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EXim4 on Debian - setting up multiple mailboxes


 
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Old 10-30-2009
EXim4 on Debian - setting up multiple mailboxes

I have exim4 smtp server running on Debian. I tend to use only one user account to login. The machine is running multiple websites and I have assigned unique email addresses for each of the websites.

Emails sent to these addresses do not seem to get delivered. Emails sent to the alias that I login (alias of root) get delivered.

I only see one /var/mail/myrootalias file. How do I create multiple mailboxes. I am guessing once I have that setup I will have one file for each mailbox under /var/mail.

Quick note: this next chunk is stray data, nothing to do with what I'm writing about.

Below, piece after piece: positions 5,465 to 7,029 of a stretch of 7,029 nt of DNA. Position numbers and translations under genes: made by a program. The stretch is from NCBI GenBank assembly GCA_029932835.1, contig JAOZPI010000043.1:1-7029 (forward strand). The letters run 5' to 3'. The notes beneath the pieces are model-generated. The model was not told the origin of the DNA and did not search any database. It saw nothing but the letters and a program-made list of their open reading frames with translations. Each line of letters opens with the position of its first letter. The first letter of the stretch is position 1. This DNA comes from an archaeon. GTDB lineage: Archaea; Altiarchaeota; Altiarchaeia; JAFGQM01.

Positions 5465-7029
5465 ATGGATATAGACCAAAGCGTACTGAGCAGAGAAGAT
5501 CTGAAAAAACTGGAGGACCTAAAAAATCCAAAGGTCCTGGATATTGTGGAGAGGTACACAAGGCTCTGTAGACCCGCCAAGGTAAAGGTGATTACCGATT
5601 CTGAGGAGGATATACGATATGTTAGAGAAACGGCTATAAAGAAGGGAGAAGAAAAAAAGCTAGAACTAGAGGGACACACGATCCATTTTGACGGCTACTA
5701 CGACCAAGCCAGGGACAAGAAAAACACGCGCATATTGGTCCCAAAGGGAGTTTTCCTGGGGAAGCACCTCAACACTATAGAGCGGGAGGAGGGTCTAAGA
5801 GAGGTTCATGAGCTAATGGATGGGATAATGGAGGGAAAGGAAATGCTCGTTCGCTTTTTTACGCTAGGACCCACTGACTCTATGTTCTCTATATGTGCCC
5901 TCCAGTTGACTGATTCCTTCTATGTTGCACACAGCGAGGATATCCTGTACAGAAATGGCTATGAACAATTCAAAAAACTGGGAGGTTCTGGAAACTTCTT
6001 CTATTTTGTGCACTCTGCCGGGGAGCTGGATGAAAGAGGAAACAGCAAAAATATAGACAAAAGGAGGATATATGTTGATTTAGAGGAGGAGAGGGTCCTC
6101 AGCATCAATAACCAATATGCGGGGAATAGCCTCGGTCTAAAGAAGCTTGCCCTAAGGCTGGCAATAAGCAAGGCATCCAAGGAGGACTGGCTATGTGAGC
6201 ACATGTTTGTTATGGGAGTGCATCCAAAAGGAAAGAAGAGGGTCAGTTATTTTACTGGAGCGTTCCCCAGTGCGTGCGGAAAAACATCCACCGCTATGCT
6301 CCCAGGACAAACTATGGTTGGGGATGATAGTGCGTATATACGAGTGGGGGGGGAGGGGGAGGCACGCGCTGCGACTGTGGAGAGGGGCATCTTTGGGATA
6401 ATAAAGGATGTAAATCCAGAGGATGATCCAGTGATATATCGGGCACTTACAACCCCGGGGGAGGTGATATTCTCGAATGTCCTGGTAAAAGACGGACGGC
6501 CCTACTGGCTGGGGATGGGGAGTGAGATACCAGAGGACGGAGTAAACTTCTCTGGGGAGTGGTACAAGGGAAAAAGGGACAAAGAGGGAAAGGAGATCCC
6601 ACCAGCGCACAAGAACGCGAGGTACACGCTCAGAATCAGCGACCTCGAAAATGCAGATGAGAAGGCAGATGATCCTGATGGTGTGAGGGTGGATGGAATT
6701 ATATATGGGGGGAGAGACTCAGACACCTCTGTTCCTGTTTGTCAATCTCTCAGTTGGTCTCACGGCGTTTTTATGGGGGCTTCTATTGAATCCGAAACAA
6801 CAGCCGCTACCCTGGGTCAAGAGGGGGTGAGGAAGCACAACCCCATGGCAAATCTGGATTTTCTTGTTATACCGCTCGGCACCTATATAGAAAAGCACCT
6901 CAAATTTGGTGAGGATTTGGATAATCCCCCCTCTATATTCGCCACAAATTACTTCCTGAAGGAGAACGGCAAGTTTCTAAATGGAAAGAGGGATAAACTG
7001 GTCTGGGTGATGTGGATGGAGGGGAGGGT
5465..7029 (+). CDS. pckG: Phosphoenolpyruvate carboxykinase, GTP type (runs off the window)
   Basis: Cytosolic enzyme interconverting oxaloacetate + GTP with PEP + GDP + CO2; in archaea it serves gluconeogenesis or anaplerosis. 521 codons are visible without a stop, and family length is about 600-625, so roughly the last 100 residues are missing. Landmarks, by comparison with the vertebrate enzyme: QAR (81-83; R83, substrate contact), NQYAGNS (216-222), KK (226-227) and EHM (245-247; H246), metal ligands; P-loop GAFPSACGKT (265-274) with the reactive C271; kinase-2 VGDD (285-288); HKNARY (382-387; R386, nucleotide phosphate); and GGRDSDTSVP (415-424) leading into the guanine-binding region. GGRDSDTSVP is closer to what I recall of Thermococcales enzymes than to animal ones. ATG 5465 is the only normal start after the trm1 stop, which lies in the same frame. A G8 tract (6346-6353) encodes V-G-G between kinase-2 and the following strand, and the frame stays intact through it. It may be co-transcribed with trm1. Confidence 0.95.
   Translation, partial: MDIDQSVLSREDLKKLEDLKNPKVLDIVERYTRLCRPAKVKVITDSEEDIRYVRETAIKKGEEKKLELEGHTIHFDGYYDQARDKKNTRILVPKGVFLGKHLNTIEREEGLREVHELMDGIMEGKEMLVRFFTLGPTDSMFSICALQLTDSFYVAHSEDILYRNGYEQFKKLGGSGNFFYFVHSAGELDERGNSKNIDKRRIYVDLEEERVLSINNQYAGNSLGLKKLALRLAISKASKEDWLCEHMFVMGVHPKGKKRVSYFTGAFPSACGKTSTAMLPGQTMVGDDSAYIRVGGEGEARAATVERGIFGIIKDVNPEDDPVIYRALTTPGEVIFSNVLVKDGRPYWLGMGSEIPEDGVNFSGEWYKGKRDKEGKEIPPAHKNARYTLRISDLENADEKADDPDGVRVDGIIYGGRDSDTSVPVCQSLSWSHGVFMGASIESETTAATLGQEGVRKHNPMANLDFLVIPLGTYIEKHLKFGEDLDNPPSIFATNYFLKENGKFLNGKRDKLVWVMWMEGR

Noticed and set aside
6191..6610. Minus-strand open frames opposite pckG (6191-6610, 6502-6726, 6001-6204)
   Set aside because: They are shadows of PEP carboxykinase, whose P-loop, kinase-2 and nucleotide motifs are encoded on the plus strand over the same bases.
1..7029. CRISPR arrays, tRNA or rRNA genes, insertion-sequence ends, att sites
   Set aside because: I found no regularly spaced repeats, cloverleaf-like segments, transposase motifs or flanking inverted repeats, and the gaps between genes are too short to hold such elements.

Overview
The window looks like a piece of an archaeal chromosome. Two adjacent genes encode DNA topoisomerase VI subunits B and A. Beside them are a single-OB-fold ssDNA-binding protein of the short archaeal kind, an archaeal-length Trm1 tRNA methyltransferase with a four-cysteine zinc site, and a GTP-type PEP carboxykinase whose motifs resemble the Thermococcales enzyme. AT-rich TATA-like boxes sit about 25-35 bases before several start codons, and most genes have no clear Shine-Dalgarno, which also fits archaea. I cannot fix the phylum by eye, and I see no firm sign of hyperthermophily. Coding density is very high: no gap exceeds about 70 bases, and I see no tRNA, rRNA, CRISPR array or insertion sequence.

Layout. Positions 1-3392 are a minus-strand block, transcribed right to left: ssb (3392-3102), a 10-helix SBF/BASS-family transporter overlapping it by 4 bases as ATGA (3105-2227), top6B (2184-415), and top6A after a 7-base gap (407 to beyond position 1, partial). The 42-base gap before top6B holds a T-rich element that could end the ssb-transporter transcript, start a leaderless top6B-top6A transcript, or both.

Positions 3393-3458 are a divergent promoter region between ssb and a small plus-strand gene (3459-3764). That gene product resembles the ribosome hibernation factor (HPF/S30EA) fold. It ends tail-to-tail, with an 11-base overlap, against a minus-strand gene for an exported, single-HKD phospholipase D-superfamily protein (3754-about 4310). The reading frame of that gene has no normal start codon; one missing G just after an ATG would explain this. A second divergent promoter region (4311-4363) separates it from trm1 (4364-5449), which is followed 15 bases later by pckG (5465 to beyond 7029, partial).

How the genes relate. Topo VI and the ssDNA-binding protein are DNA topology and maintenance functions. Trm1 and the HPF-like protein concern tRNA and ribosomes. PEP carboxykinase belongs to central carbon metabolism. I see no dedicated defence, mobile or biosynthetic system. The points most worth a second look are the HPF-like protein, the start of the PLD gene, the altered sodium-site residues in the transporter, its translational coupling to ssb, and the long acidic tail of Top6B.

TIA
 

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EXIM4_FILES(5)							File Formats Manual						    EXIM4_FILES(5)

NAME
exim4_files - Files in use by the Debian exim4 packages SYNOPSIS
/etc/aliases /etc/email-addresses /etc/exim4/local_host_blacklist /etc/exim4/host_local_deny_exceptions /etc/exim4/local_sender_blacklist /etc/exim4/sender_local_deny_exceptions /etc/exim4/local_sender_callout /etc/exim4/local_rcpt_callout /etc/exim4/local_domain_dnsbl_whitelist /etc/exim4/hubbed_hosts /etc/exim4/passwd /etc/exim4/passwd.client /etc/exim4/exim.crt /etc/exim4/exim.key DESCRIPTION